The Brazil World Cup already was absurdly wasteful.
After 7-1, though, it will feel like it was for nothing in Brazil.
In so many ways, Brazil’s national team was caught in the middle. The preparation for the tournament itself was rife with corruption.
The costs soared for any nation, let alone one with as many infrastructural problems as Brazil, and the financial commitment to a game was criticized at home and abroad, and for good reason.
Police in Brazil have cracked down on favelas for months now, and there is legitimate concern over both the ethics and the viability of playing host to the World Cup this year and the Olympics in 2016.
Yet, Brazil is a country that deeply loves soccer, and much of the concern – unfairly – was forgotten about once the games began.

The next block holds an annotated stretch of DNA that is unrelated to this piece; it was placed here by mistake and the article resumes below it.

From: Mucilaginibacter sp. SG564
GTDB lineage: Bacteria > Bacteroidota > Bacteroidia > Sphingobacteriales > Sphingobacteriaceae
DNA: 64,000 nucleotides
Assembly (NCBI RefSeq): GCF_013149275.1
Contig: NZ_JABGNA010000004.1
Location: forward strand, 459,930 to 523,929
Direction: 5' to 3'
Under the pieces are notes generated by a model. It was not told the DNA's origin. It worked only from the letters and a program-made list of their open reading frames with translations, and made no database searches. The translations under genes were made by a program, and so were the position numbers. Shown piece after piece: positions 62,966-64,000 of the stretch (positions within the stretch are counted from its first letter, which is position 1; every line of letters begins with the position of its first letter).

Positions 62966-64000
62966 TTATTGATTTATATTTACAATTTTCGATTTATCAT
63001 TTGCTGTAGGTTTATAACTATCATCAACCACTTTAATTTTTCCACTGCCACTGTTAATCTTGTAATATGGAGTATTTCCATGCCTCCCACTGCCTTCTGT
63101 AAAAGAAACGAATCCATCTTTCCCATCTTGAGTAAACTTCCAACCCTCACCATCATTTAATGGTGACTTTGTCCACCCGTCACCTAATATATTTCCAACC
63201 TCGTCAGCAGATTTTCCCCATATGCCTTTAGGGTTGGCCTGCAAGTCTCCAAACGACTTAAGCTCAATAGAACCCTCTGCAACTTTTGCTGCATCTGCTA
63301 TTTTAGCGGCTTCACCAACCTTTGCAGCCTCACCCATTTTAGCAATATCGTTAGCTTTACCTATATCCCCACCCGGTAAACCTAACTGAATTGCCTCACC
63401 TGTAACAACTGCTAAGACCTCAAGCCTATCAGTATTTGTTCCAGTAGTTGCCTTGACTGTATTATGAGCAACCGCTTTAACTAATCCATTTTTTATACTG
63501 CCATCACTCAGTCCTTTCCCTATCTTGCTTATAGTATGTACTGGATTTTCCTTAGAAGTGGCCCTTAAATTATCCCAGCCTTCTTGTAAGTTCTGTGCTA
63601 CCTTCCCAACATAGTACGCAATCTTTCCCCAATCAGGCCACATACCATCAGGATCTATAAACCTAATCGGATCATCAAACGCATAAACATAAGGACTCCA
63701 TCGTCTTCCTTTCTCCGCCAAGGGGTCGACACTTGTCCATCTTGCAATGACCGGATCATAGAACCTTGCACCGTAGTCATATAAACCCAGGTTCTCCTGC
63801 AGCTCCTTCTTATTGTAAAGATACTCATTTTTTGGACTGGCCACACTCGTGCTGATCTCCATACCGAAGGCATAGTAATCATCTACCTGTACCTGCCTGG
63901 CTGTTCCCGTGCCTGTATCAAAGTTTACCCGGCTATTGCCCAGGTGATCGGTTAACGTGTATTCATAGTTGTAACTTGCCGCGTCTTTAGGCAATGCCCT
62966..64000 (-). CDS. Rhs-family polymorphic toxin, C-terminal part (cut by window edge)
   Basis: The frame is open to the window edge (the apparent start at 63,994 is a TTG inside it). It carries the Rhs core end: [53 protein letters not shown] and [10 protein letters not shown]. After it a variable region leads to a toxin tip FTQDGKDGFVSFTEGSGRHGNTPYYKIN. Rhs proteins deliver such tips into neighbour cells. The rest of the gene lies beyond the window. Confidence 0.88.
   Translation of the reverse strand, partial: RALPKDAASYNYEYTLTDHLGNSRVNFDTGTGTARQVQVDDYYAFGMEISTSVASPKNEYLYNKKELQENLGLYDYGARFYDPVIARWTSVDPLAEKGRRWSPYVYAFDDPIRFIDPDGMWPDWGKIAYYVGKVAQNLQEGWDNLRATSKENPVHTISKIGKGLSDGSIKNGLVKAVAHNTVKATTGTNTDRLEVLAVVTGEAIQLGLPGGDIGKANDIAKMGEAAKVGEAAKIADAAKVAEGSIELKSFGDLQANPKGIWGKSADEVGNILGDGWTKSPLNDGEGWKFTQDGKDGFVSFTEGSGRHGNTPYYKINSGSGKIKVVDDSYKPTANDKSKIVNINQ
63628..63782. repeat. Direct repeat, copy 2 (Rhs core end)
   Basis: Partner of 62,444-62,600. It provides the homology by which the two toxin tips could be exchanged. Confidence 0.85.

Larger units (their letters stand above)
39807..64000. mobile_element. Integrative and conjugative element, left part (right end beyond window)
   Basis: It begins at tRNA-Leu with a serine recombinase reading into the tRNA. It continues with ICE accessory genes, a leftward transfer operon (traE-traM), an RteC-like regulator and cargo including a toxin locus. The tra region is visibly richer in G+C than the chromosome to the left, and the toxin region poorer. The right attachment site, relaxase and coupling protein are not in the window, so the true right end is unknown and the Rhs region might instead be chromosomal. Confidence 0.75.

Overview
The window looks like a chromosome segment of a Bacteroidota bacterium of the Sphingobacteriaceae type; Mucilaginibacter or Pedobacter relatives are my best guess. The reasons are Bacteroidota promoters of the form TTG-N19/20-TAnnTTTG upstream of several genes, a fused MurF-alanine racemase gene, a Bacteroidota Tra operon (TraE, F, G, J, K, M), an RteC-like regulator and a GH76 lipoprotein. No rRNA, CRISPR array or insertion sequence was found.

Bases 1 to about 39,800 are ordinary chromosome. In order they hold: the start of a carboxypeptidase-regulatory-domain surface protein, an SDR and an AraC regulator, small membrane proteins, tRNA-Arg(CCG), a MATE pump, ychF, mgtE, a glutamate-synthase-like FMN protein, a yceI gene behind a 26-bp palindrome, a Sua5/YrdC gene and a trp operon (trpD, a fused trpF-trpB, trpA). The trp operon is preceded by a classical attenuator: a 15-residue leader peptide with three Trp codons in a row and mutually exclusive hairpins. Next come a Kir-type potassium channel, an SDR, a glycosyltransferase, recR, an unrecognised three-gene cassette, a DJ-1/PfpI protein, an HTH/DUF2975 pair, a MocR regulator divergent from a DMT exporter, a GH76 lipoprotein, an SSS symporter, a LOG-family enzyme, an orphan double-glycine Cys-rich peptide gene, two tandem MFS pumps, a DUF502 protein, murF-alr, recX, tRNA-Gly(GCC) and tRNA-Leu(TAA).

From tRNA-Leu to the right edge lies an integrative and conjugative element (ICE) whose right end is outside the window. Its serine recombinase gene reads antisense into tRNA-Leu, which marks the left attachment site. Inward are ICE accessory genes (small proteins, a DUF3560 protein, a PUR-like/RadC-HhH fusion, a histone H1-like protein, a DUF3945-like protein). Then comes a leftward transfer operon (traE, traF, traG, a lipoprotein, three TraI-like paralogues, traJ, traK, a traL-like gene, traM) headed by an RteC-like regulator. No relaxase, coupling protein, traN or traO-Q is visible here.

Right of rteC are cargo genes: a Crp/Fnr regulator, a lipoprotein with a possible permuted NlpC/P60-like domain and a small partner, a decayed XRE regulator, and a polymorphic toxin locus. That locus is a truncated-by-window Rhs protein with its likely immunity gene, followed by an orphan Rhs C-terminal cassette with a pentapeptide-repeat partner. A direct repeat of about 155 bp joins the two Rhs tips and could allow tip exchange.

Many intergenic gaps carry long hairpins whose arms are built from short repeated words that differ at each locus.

But after 7-1 – now what? There was a sense that the blow would have been softened had Brazil actually won the World Cup, but what to make of the tournament now that Brazil suffered the worst loss in the history of the knockout rounds?
One has to worry about the potential fallout for the entire country.
There is such thing as a beautiful loss in the World Cup, but Tuesday certainly wasn’t it.
The players knew about the tournament’s contentious nature at home, and it’s the reason David Luiz offered a tearful apology to the fans after the game.
What happened on the field against Germany – a truly worst-case scenario – makes all of it feel invalidated. Brazil melted against another world power, at home and in front of its fans. It was a horror show.
Frankly, no team in the top 100 should lose to anybody, 7-1.
Worst yet, perhaps the true gut punch is yet to come for Brazil.
Argentina is two games away from being world champions.